Based on Northamptonshire’s Joint Strategic Needs Assessment (JSNA) Population estimates, the highest population growth was evident for those aged 65 years and over; with 17.3 per cent of the population aged 65 years and over. The highest proportions of older

people

are

concentrated

in

Daventry,

East

Northamptonshire,

South

Claire Paterson-Young, Dr Richard Hazenberg and Dr Asteria Brylka, Institute for Social Innovation & Impact, University of Northampton. 12


Hidden Needs in Northamptonshire

Northamptonshire and Wellingborough (Table 1.2). Despite this growth, the proportion of the population aged 65 years and over is lower in comparison with the national profile, with 19.8 per cent aged 65 and over in England. Northamptonshire has a high proportion of older people living in rural areas. For example, urban areas of Corby and Northampton house the lowest population of older people.

Northamptonshire has experienced growth in the child population (0-15 years-old); with 20.1 per cent of the population aged 15 years and under. The highest proportion of children and young people are concentrated in Corby, Kettering and Northampton. The growth in the child population is high in comparison with the national profile (19 per cent).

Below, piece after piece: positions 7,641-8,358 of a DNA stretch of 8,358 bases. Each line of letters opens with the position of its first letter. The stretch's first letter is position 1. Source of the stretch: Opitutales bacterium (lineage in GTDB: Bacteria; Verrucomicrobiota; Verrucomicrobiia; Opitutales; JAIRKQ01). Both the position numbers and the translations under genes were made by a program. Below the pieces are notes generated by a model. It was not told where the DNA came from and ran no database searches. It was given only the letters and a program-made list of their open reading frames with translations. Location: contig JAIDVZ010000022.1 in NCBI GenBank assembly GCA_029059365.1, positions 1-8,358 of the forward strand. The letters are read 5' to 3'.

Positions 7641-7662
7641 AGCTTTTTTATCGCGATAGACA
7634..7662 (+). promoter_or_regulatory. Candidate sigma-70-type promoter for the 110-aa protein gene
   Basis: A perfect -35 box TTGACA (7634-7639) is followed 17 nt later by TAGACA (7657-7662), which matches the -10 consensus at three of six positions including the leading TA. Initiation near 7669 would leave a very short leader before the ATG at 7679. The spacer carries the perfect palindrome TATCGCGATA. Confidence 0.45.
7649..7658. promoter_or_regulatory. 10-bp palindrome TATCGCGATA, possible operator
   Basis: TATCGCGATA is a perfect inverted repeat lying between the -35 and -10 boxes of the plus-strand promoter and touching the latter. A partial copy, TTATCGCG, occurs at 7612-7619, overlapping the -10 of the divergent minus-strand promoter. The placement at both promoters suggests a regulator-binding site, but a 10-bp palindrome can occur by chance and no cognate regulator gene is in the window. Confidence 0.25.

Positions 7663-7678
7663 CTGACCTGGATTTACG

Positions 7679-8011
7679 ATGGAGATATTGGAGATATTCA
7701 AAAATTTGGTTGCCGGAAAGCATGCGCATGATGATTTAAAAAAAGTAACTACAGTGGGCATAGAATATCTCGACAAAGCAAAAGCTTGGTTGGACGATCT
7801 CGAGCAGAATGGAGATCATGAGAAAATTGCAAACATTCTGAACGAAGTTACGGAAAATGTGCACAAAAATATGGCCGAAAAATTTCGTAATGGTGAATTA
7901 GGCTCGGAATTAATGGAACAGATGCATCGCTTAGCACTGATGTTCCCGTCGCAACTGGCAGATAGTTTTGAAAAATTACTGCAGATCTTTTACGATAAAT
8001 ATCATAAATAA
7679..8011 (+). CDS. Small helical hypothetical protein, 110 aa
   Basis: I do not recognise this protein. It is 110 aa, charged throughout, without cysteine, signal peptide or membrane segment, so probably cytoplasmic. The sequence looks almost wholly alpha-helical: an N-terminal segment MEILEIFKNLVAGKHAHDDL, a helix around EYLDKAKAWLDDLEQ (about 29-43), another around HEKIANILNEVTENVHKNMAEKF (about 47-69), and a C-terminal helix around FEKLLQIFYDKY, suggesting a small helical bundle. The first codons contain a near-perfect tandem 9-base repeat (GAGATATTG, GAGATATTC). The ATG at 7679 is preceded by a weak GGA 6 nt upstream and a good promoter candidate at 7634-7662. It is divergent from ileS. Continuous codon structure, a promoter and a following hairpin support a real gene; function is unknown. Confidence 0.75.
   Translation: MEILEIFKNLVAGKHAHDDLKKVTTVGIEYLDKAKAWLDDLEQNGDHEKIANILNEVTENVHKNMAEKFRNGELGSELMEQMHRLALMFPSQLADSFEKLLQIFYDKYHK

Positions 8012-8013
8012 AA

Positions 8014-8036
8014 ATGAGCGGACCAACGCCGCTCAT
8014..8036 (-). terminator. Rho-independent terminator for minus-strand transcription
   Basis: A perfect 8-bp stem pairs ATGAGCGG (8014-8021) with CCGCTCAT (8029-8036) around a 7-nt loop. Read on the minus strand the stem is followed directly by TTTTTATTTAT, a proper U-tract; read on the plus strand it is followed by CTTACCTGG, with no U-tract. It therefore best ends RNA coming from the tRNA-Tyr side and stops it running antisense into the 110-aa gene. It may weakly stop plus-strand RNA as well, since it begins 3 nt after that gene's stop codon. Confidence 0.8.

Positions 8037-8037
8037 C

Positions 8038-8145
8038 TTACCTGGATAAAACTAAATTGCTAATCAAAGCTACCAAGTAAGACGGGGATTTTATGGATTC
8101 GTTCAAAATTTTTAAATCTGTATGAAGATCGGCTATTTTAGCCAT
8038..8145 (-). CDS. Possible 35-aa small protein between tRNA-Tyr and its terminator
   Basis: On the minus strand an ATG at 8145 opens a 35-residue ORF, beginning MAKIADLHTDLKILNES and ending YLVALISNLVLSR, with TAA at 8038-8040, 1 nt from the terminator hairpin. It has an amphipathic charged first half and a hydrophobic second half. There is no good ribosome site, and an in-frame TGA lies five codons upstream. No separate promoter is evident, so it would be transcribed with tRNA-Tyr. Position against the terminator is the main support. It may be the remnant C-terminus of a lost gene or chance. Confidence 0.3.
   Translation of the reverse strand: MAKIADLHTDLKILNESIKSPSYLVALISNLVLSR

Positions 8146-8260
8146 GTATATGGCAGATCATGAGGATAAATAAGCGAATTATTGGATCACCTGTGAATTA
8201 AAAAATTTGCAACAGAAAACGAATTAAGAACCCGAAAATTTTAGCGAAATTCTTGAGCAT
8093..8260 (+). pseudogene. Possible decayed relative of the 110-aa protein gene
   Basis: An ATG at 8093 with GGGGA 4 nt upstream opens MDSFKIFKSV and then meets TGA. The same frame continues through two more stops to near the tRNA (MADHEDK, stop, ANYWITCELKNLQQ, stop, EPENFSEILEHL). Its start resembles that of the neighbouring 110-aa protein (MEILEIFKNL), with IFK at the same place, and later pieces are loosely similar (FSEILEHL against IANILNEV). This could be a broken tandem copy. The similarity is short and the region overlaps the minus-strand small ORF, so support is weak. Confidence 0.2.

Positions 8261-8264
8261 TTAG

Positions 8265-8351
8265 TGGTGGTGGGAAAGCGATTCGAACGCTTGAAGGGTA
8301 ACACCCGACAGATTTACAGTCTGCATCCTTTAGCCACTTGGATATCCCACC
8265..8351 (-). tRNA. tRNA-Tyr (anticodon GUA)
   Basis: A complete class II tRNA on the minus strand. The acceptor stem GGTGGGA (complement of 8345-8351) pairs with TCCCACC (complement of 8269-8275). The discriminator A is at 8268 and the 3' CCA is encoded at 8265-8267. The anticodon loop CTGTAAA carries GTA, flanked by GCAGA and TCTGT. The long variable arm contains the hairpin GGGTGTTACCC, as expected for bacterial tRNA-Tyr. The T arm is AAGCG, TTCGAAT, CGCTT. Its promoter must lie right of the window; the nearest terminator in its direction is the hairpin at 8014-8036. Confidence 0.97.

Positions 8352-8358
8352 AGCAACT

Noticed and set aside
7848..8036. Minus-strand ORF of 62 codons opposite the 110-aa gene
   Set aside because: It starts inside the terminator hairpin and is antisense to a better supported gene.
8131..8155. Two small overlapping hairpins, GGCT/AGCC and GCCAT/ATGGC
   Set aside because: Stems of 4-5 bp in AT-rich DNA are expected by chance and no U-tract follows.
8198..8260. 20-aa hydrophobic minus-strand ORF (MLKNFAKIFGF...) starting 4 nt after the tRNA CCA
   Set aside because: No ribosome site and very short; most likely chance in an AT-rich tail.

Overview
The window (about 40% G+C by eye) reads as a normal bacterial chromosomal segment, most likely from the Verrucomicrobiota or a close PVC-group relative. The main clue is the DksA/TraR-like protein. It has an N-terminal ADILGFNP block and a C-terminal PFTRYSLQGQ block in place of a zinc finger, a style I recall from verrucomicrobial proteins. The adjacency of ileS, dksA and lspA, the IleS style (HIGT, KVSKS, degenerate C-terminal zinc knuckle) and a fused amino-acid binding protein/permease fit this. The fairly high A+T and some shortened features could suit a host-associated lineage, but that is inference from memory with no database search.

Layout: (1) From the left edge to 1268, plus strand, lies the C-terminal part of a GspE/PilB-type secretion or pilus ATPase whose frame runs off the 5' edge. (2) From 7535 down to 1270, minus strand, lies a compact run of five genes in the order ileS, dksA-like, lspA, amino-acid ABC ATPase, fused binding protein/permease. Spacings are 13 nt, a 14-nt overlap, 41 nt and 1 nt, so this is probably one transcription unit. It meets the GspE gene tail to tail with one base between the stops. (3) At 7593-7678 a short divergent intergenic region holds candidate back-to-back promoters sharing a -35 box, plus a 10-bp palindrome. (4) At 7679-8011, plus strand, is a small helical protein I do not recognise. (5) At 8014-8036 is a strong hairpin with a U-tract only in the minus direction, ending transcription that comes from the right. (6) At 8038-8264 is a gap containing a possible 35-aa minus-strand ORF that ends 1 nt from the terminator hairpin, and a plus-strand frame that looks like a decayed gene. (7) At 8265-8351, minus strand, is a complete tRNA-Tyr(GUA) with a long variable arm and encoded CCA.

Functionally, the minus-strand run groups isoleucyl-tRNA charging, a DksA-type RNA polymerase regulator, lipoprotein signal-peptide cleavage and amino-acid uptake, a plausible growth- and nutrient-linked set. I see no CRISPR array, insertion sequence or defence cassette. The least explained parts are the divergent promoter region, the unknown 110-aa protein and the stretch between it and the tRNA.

Claire Paterson-Young, Dr Richard Hazenberg and Dr Asteria Brylka, Institute for Social Innovation & Impact, University of Northampton. 13


Hidden Needs in Northamptonshire

Table 1.2 – Percentage Population in Northamptonshire by age and area (2015) 85 Area

0-4

5-15

16-17

18-24

25-44

45-64

and Total

65-84 Over

Population

Corby

7.6

14.1

2.4

7.7

28.4

25.8

12.5

1.5

66854

Daventry

5.3

13.0

2.4

7.0

22.3

30.1

17.7

2.2

80014

East Northamptonshire

5.5

13.5

2.7

6.9

23.3

28.3

17.3

2.5

89746

Kettering

6.6

13.8

2.2

7.3

26.0

26.1

15.7

2.4

97650

Northampton

7.4

13.5

2.3

9.3

29.3

23.6

12.7

1.9

222462

South Northamptonshire 5.6

13.6

2.5

6.3

22.6

29.6

17.4

2.4

89116

Wellingborough

6.7

13.7

2.5

6.9

24.8

26.6

16.4

2.3

77184

Northamptonshire

6.5

13.6

2.4

7.7

26.0

26.5

15.2

2.1

723026

East Midlands

6.0

12.5

2.3

9.5

24.6

26.3

16.4

2.4

4677038

England

6.3

12.7

2.3

9.0

26.6

25.3

15.4

2.4

54786327 (JSNA, 2017)

Claire Paterson-Young, Dr Richard Hazenberg and Dr Asteria Brylka, Institute for Social Innovation & Impact, University of Northampton. 14